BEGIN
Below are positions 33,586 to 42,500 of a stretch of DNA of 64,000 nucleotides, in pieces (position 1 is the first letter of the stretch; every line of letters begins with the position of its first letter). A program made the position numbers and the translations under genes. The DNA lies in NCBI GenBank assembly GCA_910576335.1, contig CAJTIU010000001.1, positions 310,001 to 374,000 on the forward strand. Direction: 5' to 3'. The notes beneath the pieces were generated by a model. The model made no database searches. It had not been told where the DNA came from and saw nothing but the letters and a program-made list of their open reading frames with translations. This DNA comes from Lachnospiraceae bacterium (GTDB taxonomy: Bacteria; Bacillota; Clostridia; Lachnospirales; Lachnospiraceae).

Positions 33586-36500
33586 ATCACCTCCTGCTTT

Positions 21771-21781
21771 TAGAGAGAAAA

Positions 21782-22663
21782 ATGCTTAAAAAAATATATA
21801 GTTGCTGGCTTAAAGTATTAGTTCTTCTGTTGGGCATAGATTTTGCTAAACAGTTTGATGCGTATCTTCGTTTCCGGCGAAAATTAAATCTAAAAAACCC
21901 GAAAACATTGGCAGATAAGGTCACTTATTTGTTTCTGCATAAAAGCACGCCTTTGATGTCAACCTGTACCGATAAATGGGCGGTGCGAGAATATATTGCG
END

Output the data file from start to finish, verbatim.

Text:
Below are positions 33,586 to 42,500 of a stretch of DNA of 64,000 nucleotides, in pieces (position 1 is the first letter of the stretch; every line of letters begins with the position of its first letter). A program made the position numbers and the translations under genes. The DNA lies in NCBI GenBank assembly GCA_910576335.1, contig CAJTIU010000001.1, positions 310,001 to 374,000 on the forward strand. Direction: 5' to 3'. The notes beneath the pieces were generated by a model. The model made no database searches. It had not been told where the DNA came from and saw nothing but the letters and a program-made list of their open reading frames with translations. This DNA comes from Lachnospiraceae bacterium (GTDB taxonomy: Bacteria; Bacillota; Clostridia; Lachnospirales; Lachnospiraceae).

Positions 33586-36500
33586 ATCACCTCCTGCTTT

Positions 21771-21781
21771 TAGAGAGAAAA

Positions 21782-22663
21782 ATGCTTAAAAAAATATATA
21801 GTTGCTGGCTTAAAGTATTAGTTCTTCTGTTGGGCATAGATTTTGCTAAACAGTTTGATGCGTATCTTCGTTTCCGGCGAAAATTAAATCTAAAAAACCC
21901 GAAAACATTGGCAGATAAGGTCACTTATTTGTTTCTGCATAAAAGCACGCCTTTGATGTCAACCTGTACCGATAAATGGGCGGTGCGAGAATATATTGCG